He stopped before the door of his own cottage, which was the fourth one from the main building and next to the last. Seating himself in a wicker rocker which was there, he once more applied himself to the task of reading the newspaper. The day was Sunday; the paper was a day old. The Sunday papers had not yet reached Grand Isle. He was already acquainted with the market reports, and he glanced restlessly over the editorials and bits of news which he had not had time to read before quitting New Orleans the day before.

    Mr. Pontellier wore eye-glasses. He was a man of forty, of medium height and rather slender build; he stooped a little. His hair was brown and straight, parted on one side. His beard was neatly and closely trimmed.

    Once in a while he withdrew his glance from the newspaper and looked about him. There was more noise than ever over at the house. The main building was called "the house," to distinguish it from the cottages. The chattering and whistling birds were still at it. Two young girls, the Farival twins, were playing a duet from "Zampa" upon the piano. Madame Lebrun was bustling in and out, giving orders in a high key to a yard-boy whenever she got inside the house, and directions in an equally high voice to a dining-room servant whenever she got outside. She was a fresh, pretty woman, clad always in white with elbow sleeves. Her starched skirts crinkled as she came and went. Farther down, before one of the cottages, a lady in black was walking demurely up and down, telling her beads. A good many persons of the pension had gone over to the Chênière Caminada in Beaudelet's lugger to hear mass. Some young people were out under the water-oaks playing croquet. Mr. Pontellier's two children were there-sturdy little fellows of four and five. A quadroon nurse followed them about with a faraway, meditative air.

    Mr. Pontellier finally lit a cigar and began to smoke, letting the paper drag idly from his hand. He fixed his gaze upon a white sunshade that was advancing at snail's pace from the beach. He could see it plainly between the gaunt trunks of the water-oaks and across the stretch of yellow camomile. The gulf looked far away, melting hazily into the blue of the horizon. The sunshade continued to approach slowly. Beneath its pink-lined shelter were his wife, Mrs. Pontellier, and young Robert Lebrun. When they reached the cottage, the two seated themselves with some appearance of fatigue upon the upper step of the porch, facing each other, each leaning against a supporting post.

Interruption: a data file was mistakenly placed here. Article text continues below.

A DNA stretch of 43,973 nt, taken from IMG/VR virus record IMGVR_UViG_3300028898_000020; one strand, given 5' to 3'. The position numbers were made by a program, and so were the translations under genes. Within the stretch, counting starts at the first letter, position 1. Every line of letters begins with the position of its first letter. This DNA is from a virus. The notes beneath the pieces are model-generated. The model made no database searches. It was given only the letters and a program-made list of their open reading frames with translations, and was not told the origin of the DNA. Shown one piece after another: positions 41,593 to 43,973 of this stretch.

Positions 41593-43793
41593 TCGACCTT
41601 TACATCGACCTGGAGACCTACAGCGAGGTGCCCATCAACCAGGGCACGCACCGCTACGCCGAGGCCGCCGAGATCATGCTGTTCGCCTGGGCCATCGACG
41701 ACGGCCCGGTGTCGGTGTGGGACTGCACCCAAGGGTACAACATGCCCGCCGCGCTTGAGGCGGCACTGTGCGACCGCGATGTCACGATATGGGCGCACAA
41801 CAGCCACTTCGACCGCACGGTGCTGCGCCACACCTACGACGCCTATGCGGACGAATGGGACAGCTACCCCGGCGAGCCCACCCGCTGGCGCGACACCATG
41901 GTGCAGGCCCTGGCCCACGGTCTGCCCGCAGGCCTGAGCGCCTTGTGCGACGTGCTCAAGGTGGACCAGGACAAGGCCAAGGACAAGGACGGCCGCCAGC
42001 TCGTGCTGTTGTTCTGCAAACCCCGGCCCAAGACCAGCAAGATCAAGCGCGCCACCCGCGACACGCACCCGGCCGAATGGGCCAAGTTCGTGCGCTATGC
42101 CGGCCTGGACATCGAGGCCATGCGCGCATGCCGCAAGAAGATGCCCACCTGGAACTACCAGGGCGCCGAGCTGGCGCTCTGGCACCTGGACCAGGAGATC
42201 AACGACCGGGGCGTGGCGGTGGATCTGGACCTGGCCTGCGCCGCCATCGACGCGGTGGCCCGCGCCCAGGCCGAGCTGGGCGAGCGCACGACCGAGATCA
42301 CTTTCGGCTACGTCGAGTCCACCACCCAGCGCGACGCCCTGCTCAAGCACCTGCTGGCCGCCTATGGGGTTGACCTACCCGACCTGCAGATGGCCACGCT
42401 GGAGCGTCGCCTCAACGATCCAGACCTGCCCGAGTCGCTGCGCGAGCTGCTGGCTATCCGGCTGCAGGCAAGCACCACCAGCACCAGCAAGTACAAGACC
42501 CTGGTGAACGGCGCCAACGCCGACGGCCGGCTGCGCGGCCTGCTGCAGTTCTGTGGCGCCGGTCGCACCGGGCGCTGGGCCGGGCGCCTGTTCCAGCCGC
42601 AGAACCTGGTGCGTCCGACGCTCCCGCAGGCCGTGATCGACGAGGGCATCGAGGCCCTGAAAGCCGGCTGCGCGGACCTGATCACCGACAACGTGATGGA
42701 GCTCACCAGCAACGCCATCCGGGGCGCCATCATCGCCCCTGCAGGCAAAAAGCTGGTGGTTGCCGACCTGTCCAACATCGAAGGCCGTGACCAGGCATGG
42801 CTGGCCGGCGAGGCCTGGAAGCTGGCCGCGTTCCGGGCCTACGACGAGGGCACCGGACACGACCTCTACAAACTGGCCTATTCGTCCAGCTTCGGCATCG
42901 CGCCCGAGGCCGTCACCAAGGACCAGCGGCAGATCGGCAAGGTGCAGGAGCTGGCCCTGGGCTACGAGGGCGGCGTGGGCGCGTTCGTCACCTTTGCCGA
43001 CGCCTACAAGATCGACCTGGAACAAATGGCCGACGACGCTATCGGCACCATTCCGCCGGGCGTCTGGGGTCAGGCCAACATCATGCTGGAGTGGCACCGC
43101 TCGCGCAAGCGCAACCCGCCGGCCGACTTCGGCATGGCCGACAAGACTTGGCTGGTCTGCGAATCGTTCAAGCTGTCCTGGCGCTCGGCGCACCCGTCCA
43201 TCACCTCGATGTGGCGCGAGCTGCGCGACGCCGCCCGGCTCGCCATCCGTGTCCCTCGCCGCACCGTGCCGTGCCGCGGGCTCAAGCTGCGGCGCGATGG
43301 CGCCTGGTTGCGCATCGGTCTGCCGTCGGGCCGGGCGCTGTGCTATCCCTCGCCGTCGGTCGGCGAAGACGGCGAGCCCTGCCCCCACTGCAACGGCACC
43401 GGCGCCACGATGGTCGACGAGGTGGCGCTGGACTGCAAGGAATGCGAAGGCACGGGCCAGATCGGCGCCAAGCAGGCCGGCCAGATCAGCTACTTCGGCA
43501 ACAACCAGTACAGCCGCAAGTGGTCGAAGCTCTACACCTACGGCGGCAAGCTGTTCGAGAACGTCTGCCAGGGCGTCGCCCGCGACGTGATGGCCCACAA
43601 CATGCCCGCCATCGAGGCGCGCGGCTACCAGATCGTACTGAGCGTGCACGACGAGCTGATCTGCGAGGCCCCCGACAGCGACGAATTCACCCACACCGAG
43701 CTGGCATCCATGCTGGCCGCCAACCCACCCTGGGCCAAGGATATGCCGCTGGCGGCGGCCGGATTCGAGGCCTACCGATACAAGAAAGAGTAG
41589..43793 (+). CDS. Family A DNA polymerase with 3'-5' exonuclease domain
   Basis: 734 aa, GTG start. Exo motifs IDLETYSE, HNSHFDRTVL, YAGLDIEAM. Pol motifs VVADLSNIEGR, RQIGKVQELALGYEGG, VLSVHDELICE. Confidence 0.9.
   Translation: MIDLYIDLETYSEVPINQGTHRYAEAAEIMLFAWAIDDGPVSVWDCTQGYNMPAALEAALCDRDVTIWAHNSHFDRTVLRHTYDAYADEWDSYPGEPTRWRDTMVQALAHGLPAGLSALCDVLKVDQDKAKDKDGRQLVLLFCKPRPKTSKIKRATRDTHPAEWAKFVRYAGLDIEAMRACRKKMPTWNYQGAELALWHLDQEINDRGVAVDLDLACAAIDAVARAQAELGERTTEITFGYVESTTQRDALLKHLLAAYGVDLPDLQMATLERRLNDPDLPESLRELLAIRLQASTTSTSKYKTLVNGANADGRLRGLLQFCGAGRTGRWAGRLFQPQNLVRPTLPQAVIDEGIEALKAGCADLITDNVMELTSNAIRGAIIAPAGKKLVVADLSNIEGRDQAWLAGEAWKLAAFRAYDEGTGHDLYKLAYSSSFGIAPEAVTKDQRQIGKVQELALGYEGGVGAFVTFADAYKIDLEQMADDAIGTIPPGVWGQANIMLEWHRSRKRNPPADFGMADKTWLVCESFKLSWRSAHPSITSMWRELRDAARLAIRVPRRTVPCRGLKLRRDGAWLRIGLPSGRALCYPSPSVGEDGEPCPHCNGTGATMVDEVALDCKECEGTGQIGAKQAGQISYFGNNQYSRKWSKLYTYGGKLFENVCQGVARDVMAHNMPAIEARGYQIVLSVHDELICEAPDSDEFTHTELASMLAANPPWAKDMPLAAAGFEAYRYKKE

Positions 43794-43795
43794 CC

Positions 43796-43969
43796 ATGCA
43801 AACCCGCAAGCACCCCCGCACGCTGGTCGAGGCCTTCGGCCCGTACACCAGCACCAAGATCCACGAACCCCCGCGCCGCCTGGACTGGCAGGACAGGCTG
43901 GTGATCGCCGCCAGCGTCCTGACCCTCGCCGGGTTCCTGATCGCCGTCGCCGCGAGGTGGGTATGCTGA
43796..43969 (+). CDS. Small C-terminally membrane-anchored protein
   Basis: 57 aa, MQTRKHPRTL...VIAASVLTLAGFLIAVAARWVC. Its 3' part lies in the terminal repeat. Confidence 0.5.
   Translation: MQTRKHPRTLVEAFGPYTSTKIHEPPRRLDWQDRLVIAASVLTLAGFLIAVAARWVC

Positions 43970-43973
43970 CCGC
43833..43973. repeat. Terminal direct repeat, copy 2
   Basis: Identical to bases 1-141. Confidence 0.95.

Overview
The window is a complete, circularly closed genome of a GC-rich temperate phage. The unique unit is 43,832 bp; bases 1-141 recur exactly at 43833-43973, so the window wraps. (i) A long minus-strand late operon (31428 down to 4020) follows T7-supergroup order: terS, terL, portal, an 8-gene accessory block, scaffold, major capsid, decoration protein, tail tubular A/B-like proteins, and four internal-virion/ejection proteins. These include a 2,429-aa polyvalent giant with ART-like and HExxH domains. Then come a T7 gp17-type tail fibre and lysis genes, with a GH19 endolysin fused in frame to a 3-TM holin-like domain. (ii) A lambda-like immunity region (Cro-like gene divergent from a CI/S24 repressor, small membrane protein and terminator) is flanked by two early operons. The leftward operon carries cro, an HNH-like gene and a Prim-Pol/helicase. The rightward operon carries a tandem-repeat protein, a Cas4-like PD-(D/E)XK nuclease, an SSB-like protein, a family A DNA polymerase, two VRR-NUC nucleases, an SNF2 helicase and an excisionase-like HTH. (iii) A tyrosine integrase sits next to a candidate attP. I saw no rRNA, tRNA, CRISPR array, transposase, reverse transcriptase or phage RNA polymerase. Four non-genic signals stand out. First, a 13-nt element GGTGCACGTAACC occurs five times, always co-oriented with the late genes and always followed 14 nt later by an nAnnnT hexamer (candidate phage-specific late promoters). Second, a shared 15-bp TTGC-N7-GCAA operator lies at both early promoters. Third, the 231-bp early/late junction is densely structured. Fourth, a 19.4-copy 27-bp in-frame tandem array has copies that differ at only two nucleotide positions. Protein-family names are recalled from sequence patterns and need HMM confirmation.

"What folly! to bathe at such an hour in such heat!" exclaimed Mr. Pontellier. He himself had taken a plunge at daylight. That was why the morning seemed long to him.

    "You are burnt beyond recognition," he added, looking at his wife as one looks at a valuable piece of personal property which has suffered some damage. She held up her hands, strong, shapely hands, and surveyed them critically, drawing up her lawn sleeves above the wrists.
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Beschreibung

Produktdetails

Einband Taschenbuch
Seitenzahl 240
Altersempfehlung 14 - 18
Erscheinungsdatum 01.04.1985
Sprache Englisch
ISBN 978-0-553-21330-0
Verlag Bantam Books
Maße (L/B/H) 16.2/12.2/1.4 cm
Gewicht 122 g
Buch (Taschenbuch, Englisch)
Buch (Taschenbuch, Englisch)
Fr. 9.90
Fr. 9.90
inkl. gesetzl. MwSt.
inkl. gesetzl. MwSt.
zzgl. Versandkosten
Versandfertig innert 4 - 7 Werktagen,  Kostenlose Lieferung ab Fr.  30 i
Versandfertig innert 4 - 7 Werktagen
Kostenlose Lieferung ab Fr.  30 i